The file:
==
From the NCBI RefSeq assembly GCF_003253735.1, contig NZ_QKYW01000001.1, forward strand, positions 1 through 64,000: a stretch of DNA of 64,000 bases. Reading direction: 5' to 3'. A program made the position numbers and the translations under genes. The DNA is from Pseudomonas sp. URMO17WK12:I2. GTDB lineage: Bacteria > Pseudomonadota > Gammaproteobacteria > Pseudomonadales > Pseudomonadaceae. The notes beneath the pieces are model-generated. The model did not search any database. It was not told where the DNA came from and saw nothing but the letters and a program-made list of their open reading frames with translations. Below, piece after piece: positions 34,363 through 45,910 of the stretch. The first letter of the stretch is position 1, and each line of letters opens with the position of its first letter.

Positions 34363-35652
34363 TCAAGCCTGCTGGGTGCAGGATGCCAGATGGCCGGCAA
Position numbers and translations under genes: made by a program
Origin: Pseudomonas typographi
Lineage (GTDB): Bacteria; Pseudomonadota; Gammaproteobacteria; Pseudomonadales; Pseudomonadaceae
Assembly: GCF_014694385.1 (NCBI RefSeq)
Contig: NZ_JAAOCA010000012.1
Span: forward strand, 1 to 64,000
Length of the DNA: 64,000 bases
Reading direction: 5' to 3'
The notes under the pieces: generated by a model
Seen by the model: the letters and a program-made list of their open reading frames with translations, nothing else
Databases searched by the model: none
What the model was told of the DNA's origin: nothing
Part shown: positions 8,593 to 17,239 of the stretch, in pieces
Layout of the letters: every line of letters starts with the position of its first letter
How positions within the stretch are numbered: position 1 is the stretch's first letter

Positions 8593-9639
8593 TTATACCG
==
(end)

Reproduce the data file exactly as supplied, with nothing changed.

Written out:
From the NCBI RefSeq assembly GCF_003253735.1, contig NZ_QKYW01000001.1, forward strand, positions 1 through 64,000: a stretch of DNA of 64,000 bases. Reading direction: 5' to 3'. A program made the position numbers and the translations under genes. The DNA is from Pseudomonas sp. URMO17WK12:I2. GTDB lineage: Bacteria > Pseudomonadota > Gammaproteobacteria > Pseudomonadales > Pseudomonadaceae. The notes beneath the pieces are model-generated. The model did not search any database. It was not told where the DNA came from and saw nothing but the letters and a program-made list of their open reading frames with translations. Below, piece after piece: positions 34,363 through 45,910 of the stretch. The first letter of the stretch is position 1, and each line of letters opens with the position of its first letter.

Positions 34363-35652
34363 TCAAGCCTGCTGGGTGCAGGATGCCAGATGGCCGGCAA
Position numbers and translations under genes: made by a program
Origin: Pseudomonas typographi
Lineage (GTDB): Bacteria; Pseudomonadota; Gammaproteobacteria; Pseudomonadales; Pseudomonadaceae
Assembly: GCF_014694385.1 (NCBI RefSeq)
Contig: NZ_JAAOCA010000012.1
Span: forward strand, 1 to 64,000
Length of the DNA: 64,000 bases
Reading direction: 5' to 3'
The notes under the pieces: generated by a model
Seen by the model: the letters and a program-made list of their open reading frames with translations, nothing else
Databases searched by the model: none
What the model was told of the DNA's origin: nothing
Part shown: positions 8,593 to 17,239 of the stretch, in pieces
Layout of the letters: every line of letters starts with the position of its first letter
How positions within the stretch are numbered: position 1 is the stretch's first letter

Positions 8593-9639
8593 TTATACCG